Wednesday, November 30, 2005


Touch The Monkey

Rapper cliches:

We did it Brooklyn!

"Seven Hells!" is proud to announce that the store at which I manage has a website.


Having everything a comics afficianado could want, it offers the following:

RSS feeds from comic book newsites.

"The Big Blog" to which I, Scip and others contribute.

Comic book reviews by myself and some of our amazing friends

Store info and sales (A pimp's gotta pimp, y'know!)

"New Arrivals" Updates (Comics, trades, toys, etc.)

Ta-da! The Astounding Stupid Quote Balloon!

Big Monkey Comics Radio (formerly SuperHero Radio)

Links to Big Monkey's Ebay store and on-line Monkey Merchandise store

My "Pick of the Week" and Recommend Readings

Two fan forums (FanFatale for women readers and Comic Book Issues for general topics)

Wow! Was that the ground beneath you shaking? It was. has landed!

Tuesday, November 29, 2005


Character Donation #113

I do not do this thing easily but DC refuses to get off the pot, so to speak...

Nubia has to go. It's for her own good as no one in DC Comics knows what to do with her anymore. Created in the 70's, Nubia was, I'll say it because I
can, a bit of an affirmative action baby and DC retconning gone wild. While sculpting the clay that would go onto become Wonder Woman, Queen Hippolyta also found the time to sculpt another baby from brown clay...


So, then, like Mars comes in and snatches the Black one and Wonder Woman was short like, one sister.

No pun intended.

Well, since that story was published not much has been done with her pre or post-Crisis and that's kind of a shame. Get past all of the crazy Seventies pontification and you could have had another strong enduring female character the likes of Vixen or Power Girl.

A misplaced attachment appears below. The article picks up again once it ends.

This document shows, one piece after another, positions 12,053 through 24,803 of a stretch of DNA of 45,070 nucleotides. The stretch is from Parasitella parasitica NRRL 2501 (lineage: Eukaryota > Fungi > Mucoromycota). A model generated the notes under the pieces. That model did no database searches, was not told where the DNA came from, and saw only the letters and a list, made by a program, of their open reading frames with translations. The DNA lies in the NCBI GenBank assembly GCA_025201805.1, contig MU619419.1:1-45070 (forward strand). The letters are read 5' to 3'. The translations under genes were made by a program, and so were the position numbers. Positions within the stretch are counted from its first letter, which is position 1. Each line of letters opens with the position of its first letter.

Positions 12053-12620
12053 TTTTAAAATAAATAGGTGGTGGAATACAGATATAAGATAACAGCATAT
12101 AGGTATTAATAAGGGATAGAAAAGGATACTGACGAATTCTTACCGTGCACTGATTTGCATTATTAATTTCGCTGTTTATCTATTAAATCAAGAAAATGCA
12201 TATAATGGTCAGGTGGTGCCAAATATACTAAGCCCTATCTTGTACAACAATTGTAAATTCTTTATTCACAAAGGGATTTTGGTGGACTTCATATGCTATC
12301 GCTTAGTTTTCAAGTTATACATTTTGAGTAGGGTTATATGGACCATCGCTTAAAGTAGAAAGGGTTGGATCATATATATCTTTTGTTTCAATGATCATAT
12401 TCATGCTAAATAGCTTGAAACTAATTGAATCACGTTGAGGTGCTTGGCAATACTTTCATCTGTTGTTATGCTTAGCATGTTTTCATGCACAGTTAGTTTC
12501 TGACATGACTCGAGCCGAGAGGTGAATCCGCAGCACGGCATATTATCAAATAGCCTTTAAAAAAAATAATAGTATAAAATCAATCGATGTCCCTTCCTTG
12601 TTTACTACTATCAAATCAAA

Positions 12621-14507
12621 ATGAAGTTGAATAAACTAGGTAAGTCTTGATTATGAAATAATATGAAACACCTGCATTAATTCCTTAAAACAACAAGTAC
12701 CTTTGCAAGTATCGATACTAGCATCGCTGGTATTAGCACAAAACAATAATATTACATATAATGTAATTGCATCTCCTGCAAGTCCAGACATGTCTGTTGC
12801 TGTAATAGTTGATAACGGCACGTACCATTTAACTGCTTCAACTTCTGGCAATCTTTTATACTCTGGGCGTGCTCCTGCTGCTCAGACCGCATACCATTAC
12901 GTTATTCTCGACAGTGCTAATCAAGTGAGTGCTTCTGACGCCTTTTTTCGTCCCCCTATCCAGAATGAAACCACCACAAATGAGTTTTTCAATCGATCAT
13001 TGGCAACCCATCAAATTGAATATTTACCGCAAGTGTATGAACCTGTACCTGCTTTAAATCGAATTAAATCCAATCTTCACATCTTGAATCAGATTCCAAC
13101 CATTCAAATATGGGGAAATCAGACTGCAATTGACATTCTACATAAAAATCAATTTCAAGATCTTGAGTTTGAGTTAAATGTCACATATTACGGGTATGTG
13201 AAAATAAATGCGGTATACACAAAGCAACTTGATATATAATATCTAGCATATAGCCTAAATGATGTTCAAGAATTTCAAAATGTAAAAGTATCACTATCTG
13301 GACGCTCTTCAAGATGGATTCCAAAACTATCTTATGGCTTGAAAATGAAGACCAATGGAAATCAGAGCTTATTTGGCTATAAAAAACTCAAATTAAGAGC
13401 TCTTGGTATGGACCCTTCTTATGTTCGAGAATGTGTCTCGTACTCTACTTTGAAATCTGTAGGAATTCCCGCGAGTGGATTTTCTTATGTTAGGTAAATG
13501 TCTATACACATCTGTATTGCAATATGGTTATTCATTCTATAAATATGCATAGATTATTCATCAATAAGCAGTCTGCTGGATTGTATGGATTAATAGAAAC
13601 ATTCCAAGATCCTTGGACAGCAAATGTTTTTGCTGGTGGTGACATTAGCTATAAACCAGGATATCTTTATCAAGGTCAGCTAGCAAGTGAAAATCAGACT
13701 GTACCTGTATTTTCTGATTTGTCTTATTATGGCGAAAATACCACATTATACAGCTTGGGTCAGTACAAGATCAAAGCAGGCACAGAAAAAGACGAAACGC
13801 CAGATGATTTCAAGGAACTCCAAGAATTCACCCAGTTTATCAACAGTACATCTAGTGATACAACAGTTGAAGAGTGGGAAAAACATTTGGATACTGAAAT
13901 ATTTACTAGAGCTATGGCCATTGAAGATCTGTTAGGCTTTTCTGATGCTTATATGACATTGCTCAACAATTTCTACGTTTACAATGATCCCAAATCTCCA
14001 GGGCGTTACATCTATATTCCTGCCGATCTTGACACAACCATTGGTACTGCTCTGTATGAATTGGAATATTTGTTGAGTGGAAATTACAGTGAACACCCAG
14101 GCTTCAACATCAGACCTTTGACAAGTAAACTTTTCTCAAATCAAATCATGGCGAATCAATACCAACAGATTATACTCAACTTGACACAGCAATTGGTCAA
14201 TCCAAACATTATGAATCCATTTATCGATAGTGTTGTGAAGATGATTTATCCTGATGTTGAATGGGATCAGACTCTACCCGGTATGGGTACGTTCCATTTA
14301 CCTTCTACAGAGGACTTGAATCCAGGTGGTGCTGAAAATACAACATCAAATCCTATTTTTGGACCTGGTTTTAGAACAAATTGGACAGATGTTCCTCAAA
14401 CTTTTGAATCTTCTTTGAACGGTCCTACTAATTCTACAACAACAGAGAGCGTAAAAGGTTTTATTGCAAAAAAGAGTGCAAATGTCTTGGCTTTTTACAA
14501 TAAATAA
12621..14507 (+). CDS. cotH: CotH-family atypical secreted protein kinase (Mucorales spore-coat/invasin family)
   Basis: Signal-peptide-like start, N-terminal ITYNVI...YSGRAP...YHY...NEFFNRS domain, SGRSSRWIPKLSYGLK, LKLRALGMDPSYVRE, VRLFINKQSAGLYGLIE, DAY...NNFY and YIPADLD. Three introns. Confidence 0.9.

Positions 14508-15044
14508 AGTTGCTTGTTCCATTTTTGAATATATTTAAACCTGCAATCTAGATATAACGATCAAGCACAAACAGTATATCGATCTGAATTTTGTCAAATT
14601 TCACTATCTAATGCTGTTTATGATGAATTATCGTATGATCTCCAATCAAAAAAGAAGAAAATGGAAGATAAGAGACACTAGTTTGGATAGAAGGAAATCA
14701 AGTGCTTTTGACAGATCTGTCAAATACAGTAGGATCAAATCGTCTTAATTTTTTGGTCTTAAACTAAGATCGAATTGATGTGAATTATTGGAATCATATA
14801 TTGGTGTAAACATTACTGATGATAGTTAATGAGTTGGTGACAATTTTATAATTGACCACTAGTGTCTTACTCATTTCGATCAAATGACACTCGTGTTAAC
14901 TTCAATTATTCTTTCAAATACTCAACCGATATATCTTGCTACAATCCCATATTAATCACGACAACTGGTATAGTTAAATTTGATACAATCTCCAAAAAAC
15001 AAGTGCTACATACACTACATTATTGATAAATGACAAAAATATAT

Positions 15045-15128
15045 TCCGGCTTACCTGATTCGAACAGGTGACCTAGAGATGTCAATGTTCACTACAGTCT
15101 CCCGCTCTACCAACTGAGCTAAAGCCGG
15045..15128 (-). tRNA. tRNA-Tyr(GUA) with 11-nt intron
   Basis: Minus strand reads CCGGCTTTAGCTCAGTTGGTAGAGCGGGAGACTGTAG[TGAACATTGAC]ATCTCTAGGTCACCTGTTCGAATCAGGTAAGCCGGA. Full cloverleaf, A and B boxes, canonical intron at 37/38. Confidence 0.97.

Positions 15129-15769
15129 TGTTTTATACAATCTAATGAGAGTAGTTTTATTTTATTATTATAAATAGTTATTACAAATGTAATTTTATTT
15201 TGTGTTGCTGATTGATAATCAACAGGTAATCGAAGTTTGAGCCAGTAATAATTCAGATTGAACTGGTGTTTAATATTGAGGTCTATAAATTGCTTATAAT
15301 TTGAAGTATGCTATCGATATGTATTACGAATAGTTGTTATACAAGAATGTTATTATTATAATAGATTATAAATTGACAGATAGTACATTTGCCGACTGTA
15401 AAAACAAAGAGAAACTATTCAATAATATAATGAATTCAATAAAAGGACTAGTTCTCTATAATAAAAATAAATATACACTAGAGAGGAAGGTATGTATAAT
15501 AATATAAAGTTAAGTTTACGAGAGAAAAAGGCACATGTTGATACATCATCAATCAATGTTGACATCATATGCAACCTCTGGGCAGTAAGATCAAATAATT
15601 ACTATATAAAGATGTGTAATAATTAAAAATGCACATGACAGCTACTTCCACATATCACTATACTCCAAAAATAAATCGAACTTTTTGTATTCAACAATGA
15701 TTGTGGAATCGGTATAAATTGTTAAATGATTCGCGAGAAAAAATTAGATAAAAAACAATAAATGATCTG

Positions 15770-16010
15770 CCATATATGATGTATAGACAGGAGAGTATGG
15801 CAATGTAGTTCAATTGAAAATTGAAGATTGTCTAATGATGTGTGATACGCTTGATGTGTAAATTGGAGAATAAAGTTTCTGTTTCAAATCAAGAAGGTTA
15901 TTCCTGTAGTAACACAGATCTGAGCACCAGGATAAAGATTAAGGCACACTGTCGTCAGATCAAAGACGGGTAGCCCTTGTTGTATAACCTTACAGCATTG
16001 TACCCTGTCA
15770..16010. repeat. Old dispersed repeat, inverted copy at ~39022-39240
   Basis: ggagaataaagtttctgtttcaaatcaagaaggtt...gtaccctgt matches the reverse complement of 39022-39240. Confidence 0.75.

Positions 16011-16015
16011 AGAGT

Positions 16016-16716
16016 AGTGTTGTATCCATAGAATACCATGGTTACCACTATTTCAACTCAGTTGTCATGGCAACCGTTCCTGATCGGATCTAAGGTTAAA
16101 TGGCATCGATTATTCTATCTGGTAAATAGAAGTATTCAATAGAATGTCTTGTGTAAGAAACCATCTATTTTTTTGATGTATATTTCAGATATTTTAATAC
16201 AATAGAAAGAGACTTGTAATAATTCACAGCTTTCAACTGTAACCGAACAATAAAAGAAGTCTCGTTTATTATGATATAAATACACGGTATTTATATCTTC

Hell, you'd have thought Nubia would have been more of a lock for the title of Wonder Woman than this feeb but in typical Nineties DC fashion, they went and created something synthetic instead of using something cut from cloth.

Look, I think Nubia still has a ton of potential but dammit...

at Marvel she'd have a better chance of making it. At Marvel, she'd be running The Avengers in something like two weeks. Storm would finally have a girlfriend to go shopping with. It must be lonely being Marvel's only Black female. Luke Cage and Black Panther would just have to date her because every Black character at Marvel has knows one another.

That's just the way it is over there.

Nubia, I'll miss you but DC won't even know you're missing.

Thursday, November 24, 2005


"Seven Hells'! Soldiers" Re-Cap

Here they are and here they were:

7. Wildcat
6. Power Girl
5. Nightwing
4. Hawkman
3. Superman
2. Batman
1. Wonder Woman

Someone said I should, like, draw them together or sumthin'...

I ain't no drawer like that. Why these seven? Amy said it best:

"I realize my favorite DC characters are the sort of fellas (and ladies) I wouldn't mind buying a beer."

Good enough.


Happy Thanksgiving!

May you find yourselves with a plump breast or meaty thigh in your mouth.

Wednesday, November 23, 2005


Number One Of "Seven Hells'! Soldiers"

Wonder Woman
Originally uploaded by Devon Sanders.
It's pretty simple really. She was my first crush. Let me amend that. Lynda Carter was my first crush. She set me straight in more ways than one. Nearly 25 years later, it finally hit me. I am a comics fan beacuse of Wonder Woman. I love women because of Wonder Woman.

Let me amend that.

Wonder Woman has always been full of contradictions. All at once relating an idyll, yet one that refused to be put on some kind of pedestal. I've learned through trial and many an error that all women are Wonder Woman.

I simply love this character and the above picture from Countdown To Infinite Crisis crystallized the feeling even more. Superman literally looked down on The Blue Beetle as he relayed his suspicions. The Martian Manhunter dismissed him. When everyone thought him beneath notice, she stopped and showed him something no other character could...